But just as important is its cast. Sure, it’s notable for its big names, Clooney, Kyle Chandler, Hugh Laurie and Giancarlo Giannini(!), who are all excellent. But its the corps of Yossarian’s B-17 crew that make this thing go. Listen, Christopher Abbott is no Alan Arkin, but, in the context of this piece, he’s terrific. Equal measures outraged, terrified and bemused, he brings us a complete sense of the hell that is both war and the military establishment. It’s a really fine piece of work. Lewis Pullman is amazing as the baffled Major Major. And former SNL cast member, Jon Rudnitsky, shows he has chops well beyond sketch comedy, as the ill-fated pilot, McWatt. Finally, Daniel David Stewart, as mover and shaker Milo Minderbinder, will actually make you forget Jon Voight’s performance.
This is a show I can recommend with unequivocal fervor. It has lasted in my mind’s eye for some time since I viewed it and, if you are at all a fan of Heller, or like your World War viewing served with an appropriate amount of disdain, you couldn’t do better than Hulu’s “Catch-22” this season.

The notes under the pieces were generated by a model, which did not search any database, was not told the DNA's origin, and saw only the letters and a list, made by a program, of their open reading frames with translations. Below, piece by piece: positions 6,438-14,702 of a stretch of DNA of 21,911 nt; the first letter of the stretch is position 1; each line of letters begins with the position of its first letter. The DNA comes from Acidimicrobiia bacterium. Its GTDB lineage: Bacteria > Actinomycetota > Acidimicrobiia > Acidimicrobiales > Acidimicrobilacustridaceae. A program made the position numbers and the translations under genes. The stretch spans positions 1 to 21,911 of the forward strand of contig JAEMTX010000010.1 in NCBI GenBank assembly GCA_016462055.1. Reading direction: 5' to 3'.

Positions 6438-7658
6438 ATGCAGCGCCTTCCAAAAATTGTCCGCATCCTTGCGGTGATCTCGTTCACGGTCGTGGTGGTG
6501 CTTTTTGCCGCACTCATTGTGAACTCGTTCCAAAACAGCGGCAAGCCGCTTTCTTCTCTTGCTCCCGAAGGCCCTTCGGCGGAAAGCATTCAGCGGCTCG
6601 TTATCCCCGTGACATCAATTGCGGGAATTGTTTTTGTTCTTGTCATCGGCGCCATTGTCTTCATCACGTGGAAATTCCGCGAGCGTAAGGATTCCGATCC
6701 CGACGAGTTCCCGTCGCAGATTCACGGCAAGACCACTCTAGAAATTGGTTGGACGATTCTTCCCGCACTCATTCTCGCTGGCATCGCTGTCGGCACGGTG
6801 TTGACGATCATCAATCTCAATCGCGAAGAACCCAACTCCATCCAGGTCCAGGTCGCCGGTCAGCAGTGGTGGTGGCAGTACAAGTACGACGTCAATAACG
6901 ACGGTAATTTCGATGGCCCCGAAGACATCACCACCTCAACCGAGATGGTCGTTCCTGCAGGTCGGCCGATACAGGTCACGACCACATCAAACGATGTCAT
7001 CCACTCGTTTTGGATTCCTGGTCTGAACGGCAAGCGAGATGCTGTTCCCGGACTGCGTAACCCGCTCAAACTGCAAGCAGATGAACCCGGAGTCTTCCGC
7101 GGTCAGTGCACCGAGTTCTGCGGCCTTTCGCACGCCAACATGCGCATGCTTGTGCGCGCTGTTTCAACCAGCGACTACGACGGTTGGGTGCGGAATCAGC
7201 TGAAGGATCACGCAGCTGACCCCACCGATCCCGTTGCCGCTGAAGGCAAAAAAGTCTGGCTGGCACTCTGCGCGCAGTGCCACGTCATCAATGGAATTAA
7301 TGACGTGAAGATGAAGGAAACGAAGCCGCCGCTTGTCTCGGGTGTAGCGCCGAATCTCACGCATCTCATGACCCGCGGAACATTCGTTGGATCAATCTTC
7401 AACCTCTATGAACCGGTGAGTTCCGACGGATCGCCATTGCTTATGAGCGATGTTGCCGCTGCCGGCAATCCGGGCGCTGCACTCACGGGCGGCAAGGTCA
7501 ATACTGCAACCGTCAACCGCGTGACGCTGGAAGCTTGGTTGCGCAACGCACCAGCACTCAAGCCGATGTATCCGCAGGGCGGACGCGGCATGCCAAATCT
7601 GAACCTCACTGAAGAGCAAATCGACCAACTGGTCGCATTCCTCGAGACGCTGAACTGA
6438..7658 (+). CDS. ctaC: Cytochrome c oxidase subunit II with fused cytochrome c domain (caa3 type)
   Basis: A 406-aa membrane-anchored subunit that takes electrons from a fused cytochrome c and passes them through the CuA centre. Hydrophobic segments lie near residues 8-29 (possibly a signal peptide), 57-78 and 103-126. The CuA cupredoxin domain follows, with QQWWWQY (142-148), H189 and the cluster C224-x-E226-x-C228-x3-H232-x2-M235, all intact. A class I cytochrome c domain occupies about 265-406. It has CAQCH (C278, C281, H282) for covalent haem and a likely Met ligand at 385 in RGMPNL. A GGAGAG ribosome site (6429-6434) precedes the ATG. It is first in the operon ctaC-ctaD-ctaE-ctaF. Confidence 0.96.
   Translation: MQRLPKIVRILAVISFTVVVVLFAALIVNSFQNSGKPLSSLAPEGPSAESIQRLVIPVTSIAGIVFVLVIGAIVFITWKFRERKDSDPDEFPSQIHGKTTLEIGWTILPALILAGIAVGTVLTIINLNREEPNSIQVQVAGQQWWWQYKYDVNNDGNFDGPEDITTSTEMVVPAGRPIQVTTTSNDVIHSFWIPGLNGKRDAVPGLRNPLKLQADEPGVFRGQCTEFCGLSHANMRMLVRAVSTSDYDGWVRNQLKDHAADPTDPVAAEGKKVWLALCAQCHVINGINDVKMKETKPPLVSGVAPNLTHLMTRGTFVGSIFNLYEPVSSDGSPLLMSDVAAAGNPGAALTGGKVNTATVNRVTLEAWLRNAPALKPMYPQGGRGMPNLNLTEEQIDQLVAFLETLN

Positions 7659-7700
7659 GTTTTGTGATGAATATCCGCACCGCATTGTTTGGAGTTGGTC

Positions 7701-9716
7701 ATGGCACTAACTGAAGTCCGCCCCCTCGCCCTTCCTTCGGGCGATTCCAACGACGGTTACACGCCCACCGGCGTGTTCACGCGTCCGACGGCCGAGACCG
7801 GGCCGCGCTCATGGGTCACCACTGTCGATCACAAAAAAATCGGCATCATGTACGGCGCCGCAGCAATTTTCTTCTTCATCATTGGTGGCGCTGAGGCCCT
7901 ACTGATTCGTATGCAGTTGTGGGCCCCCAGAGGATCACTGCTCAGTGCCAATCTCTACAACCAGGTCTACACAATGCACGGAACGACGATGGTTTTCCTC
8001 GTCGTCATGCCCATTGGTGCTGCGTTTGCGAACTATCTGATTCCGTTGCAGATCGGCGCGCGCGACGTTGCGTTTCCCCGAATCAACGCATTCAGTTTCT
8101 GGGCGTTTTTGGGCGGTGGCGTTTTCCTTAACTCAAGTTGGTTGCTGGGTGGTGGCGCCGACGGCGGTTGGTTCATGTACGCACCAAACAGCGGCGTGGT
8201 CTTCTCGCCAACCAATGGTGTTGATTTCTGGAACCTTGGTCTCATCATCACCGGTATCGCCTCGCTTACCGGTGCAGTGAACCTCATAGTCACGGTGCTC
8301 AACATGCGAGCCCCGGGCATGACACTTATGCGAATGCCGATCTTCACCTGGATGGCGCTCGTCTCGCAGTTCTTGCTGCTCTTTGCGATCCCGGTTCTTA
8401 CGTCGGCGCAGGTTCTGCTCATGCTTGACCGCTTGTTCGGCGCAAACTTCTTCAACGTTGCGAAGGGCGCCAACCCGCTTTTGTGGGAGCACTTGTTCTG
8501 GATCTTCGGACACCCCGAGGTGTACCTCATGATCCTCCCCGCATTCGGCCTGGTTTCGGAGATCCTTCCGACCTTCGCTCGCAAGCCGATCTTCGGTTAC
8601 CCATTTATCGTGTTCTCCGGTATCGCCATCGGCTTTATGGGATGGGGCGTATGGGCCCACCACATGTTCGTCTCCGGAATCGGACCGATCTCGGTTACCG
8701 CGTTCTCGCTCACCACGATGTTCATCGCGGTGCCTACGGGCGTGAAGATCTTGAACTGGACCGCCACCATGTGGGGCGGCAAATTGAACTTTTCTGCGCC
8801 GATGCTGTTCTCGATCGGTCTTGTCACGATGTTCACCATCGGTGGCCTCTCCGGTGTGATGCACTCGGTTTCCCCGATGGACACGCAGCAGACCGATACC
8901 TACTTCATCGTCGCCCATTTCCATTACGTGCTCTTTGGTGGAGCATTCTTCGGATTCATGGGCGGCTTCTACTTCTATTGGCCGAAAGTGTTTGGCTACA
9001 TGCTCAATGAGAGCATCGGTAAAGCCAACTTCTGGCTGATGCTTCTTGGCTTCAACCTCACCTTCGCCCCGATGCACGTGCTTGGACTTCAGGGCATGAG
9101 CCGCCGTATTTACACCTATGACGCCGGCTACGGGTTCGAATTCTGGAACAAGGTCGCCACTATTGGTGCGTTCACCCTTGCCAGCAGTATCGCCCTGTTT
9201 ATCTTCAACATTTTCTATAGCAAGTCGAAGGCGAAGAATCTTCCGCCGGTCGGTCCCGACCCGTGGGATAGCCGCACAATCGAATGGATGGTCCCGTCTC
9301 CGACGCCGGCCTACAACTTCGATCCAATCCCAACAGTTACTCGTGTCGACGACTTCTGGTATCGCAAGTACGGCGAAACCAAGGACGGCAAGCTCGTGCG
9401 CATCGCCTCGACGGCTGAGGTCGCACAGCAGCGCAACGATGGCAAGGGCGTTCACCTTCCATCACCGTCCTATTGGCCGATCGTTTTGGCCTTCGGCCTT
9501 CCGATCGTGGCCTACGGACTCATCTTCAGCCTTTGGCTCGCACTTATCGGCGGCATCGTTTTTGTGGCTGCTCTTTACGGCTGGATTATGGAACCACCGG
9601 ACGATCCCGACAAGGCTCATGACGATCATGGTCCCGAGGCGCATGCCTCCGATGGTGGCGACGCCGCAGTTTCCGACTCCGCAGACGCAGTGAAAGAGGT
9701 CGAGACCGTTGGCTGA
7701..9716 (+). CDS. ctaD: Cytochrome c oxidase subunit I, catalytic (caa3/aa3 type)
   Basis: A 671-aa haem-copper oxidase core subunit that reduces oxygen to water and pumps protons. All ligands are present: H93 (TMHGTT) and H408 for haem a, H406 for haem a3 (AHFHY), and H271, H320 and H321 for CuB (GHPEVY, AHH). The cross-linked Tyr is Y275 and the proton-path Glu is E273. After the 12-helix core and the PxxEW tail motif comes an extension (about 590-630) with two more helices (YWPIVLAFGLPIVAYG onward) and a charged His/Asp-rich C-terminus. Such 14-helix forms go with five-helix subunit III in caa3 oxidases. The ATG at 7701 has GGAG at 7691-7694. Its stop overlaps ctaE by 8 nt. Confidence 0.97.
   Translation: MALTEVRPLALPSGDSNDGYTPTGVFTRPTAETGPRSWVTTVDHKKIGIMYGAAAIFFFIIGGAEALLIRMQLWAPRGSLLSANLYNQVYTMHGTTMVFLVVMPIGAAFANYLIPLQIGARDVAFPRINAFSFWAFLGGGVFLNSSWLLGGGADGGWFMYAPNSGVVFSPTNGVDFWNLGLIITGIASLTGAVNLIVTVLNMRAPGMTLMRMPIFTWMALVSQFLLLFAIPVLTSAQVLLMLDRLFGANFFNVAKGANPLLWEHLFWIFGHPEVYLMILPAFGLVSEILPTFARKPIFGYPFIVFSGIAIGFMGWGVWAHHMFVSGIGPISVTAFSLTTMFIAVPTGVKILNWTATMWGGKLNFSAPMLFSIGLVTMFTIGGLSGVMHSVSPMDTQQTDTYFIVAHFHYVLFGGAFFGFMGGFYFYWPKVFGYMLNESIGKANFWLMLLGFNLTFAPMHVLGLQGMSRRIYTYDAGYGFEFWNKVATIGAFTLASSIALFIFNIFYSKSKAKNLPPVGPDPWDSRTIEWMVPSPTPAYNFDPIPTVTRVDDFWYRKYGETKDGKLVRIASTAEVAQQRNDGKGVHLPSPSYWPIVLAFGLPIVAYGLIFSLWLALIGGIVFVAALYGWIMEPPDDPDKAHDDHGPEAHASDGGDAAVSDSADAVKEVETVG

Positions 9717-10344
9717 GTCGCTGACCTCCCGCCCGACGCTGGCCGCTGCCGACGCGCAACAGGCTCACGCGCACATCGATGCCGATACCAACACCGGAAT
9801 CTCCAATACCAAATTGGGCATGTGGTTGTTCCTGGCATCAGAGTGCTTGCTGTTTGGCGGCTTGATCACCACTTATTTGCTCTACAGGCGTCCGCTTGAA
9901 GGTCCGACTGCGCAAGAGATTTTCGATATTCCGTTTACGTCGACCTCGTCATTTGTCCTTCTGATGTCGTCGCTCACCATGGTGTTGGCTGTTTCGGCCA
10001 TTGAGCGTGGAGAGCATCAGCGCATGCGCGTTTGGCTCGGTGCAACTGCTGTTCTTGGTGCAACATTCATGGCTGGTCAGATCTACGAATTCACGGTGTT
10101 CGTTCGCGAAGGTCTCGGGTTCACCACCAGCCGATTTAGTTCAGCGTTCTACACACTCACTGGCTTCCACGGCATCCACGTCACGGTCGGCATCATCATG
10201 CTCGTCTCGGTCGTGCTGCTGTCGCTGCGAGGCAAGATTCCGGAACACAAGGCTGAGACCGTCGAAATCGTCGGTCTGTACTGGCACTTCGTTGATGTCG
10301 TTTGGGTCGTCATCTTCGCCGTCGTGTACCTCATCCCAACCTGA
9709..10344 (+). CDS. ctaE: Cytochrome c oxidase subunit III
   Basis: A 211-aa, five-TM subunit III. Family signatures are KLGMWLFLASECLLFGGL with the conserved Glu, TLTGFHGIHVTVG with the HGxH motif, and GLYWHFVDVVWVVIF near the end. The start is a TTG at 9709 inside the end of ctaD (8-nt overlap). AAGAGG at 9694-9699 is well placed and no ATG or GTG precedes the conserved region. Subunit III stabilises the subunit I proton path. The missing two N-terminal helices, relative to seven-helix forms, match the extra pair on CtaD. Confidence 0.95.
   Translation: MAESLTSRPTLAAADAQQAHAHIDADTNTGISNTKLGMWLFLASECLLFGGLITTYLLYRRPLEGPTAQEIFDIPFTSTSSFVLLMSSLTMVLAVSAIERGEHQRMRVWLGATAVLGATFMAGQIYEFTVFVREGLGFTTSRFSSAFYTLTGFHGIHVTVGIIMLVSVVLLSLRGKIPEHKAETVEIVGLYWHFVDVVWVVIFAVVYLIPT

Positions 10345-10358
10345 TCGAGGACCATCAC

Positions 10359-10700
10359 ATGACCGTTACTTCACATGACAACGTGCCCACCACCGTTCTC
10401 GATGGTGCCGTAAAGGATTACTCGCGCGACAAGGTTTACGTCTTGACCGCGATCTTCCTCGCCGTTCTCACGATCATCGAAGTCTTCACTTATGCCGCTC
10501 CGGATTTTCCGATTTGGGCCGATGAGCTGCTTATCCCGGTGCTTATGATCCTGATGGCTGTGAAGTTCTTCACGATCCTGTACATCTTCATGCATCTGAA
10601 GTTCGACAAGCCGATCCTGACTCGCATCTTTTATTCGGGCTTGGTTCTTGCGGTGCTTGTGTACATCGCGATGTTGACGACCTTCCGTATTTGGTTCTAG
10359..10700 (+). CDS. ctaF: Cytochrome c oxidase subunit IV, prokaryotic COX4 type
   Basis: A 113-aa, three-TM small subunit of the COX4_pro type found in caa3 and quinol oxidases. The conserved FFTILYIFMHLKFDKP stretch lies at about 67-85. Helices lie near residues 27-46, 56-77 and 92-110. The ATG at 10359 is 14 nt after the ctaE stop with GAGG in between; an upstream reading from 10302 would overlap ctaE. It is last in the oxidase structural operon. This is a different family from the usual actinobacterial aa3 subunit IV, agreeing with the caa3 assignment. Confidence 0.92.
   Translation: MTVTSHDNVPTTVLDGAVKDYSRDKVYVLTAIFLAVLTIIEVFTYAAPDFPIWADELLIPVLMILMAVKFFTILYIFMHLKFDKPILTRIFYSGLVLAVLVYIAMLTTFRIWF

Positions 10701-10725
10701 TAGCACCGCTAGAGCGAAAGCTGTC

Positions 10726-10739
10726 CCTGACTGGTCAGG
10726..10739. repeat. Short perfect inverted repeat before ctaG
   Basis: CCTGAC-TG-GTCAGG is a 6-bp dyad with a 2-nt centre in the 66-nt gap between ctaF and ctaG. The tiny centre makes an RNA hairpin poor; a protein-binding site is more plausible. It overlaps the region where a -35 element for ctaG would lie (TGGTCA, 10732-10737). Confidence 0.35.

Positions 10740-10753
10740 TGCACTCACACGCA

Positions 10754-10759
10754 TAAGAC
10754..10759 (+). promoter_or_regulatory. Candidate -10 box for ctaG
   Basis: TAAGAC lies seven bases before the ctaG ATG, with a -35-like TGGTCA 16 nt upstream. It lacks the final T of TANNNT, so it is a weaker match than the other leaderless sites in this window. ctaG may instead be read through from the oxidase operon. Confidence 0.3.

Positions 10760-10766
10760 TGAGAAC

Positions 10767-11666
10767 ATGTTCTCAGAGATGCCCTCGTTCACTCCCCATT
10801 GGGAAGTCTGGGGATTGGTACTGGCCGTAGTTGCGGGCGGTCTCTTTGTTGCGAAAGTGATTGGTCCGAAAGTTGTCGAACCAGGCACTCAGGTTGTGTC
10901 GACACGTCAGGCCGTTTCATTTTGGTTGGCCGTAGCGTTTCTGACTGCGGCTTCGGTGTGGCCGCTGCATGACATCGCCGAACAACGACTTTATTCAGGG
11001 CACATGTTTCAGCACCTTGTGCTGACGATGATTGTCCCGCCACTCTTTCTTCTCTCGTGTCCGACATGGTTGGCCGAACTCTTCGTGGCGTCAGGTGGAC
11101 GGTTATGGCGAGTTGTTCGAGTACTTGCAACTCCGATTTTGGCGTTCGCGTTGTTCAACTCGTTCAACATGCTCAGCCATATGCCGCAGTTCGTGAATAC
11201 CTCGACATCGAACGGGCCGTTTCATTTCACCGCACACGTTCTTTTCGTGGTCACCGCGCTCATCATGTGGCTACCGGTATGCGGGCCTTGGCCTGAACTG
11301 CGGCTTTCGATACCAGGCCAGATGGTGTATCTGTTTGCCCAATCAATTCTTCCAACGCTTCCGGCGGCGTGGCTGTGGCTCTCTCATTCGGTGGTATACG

“The Cold Blue” (HBO)
Directed by Erik Nelson
I only bring up this fascinating short documentary on HBO because it is focused on the exact arena of “Catch-22”, B-17 missions and those that flew them. Using the footage taken by William Wyler and his crew prior to the creation of “Memphis Belle”, Nelson has pieced together a love-letter/memorial to these ridiculously brave men and boys. The footage is extraordinary, as are the reminiscences of the actual crewmen that inhabited the world who make up the whole of the film’s narration.
Truly, if you watch “Catch-22”, consider this the seventh episode. Or, if you prefer docs, or don’t have the time to commit to a series, then put this on your must watch list.
Das Boot Trailer:
(the English trailer is SOOO awful, you’re much better off watching the German trailer. No subtitles, but it doesn’t matter…and rest assured, Lizzy Caplan speaks English in the actual series, if not in this trailer):
The Cold Blue Trailer: